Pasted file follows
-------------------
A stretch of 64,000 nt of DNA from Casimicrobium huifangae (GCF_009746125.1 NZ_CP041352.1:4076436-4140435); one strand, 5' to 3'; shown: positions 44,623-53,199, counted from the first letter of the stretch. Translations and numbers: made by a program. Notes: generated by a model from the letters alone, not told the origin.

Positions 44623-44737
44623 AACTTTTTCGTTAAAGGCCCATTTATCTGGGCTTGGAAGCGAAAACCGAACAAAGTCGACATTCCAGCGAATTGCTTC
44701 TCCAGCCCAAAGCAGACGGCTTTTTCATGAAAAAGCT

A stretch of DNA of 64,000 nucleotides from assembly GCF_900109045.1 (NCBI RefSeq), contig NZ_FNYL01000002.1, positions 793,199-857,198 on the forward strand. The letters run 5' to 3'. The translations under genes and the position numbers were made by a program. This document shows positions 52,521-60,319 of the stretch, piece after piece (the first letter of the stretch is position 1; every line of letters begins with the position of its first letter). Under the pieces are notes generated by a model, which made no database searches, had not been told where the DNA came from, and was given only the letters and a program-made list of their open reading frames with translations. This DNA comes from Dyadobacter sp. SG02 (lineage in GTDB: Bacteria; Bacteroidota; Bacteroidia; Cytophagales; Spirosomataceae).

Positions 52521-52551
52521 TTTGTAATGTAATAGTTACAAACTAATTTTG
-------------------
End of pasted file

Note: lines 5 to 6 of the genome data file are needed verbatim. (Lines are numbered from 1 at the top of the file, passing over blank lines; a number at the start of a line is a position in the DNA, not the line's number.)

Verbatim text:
A stretch of DNA of 64,000 nucleotides from assembly GCF_900109045.1 (NCBI RefSeq), contig NZ_FNYL01000002.1, positions 793,199-857,198 on the forward strand. The letters run 5' to 3'. The translations under genes and the position numbers were made by a program. This document shows positions 52,521-60,319 of the stretch, piece after piece (the first letter of the stretch is position 1; every line of letters begins with the position of its first letter). Under the pieces are notes generated by a model, which made no database searches, had not been told where the DNA came from, and was given only the letters and a program-made list of their open reading frames with translations. This DNA comes from Dyadobacter sp. SG02 (lineage in GTDB: Bacteria; Bacteroidota; Bacteroidia; Cytophagales; Spirosomataceae).

Positions 52521-52551